Intelligent Machines

Watch This Robotic Quadcopter Fly Aggressively Through Narrow Gaps

Flying through small gaps will be crucial for aerial vehicles performing search and rescue operations.

Micro air vehicles could one day make a significant contribution to search-and-rescue operations after disasters such as earthquakes or tsunamis. It’s easy to imagine quadcopters assessing buildings, entering through cracked walls, and flying through collapsed spaces to find people who are trapped.

But if these vehicles are ever to manage this task, they will need to navigate autonomously through narrow gaps at speed and at a wide variety of angular accelerations, twisting and turning as they fly to squeeze through the space available.

That’s easier said than done. Indeed, no drone has been able to do this without significant external processing power to help (see “Daredevil Drone Files through the Trees Like an Ace”).

Today that changes thanks to the work of Davide Falanga and pals at the University of Zurich in Switzerland. These guys have developed an autonomous drone that can fly quickly through narrow gaps using little more than the data from a forward-facing camera and some clever on board processing.

The team created a rectangle marked with a thick black edge to ensure that the drone can see it. They then suspend this rectangle in the middle of a room and direct the drone to fly through it under its own steam.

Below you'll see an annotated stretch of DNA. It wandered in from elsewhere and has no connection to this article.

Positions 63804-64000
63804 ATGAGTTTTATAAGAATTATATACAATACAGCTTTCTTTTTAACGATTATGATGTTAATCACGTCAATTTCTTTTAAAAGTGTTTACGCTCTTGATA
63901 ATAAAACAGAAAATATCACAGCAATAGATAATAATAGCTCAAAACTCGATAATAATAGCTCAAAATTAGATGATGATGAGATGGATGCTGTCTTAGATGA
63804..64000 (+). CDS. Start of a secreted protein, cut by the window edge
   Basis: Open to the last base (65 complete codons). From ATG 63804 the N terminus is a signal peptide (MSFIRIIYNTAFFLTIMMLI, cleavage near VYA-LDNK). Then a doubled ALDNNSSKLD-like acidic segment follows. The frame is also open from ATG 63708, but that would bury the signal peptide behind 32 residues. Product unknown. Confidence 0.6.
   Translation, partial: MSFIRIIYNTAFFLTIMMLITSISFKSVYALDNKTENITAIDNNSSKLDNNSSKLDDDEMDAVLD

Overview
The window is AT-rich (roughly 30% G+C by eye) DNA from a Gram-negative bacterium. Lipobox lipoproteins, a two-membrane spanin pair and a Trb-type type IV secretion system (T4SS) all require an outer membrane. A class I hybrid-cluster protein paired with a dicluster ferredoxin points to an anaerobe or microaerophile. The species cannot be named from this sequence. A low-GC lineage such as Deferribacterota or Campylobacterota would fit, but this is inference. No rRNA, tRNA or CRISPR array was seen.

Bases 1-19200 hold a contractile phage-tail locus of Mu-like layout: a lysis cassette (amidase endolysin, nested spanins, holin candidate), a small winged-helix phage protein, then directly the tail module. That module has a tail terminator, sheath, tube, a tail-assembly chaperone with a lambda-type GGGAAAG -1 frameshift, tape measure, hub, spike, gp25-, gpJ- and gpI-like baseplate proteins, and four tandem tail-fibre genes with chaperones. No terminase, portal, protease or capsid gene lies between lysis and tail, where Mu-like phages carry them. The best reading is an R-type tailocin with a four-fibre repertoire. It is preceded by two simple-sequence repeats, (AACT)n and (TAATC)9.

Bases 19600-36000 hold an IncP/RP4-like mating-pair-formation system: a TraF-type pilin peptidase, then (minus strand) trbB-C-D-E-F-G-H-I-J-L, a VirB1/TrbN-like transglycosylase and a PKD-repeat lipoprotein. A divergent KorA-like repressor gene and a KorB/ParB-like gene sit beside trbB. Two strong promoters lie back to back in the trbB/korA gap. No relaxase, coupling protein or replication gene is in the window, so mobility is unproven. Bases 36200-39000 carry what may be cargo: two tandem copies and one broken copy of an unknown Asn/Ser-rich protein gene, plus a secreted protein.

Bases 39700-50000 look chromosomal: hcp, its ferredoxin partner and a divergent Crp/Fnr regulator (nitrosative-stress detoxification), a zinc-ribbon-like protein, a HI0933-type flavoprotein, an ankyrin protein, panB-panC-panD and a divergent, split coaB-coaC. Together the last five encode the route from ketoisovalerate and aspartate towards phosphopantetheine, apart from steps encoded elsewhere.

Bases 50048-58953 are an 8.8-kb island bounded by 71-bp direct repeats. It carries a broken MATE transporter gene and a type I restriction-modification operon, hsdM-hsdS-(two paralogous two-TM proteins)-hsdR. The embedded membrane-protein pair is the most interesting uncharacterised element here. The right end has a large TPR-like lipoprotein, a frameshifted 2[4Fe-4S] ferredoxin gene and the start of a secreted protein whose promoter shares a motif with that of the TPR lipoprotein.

The drone is fitted with a forward-facing fisheye camera, which it uses to sense the gap. To simplify the task, the drone knows the size of the rectangle and needs only to calculate the required trajectory.

This is still a challenging task. The on-board processor performs the trajectory calculation in two stages. It first calculates how the drone should fly through the gap and the particular twist, yaw, or roll it has to perform to traverse the gap. It does his by maximizing the drone’s distance from the edges of the rectangle to avoid a collision.

Having decided on this traverse trajectory, the onboard processor then calculates an approach that brings the drone to the point where it can initiate the traverse trajectory.

The approach trajectory has some additional constraints. For example, this trajectory must keep the rectangle within the field of view of the camera at all times. The drone needs to see the gap so that it can determine its location.

And the processor must continually recalculate the trajectory while ensuring that any required adjustments are within the drone’s aerodynamic capabilities. The processor is capable of designing and testing 40,000 trajectories a second.

One reason the trajectory must be treated in two parts is that the drone cannot see the rectangle during the traverse. So it must perform this maneuver blind, something that is possible because this part of the flight is so short. “The trajectory is generated so as to minimize the risk of collision and, due to its short duration, does not require any visual feedback, which is not available during the traverse,” say Falanga and co.

After passing through the gap, the quadcopter must recover its attitude and hover. For this, it is fitted with a distance sensor and a downward-facing camera which it uses only for this task.

The team tested this approach using a quadrotor with dimensions of 55 by 12 centimeters and a weight of 830 grams. The quadcopter is adapted so that the motors are tilted by 15 degrees. This provides three times more yaw control but loses only 3 percent of the collective thrust.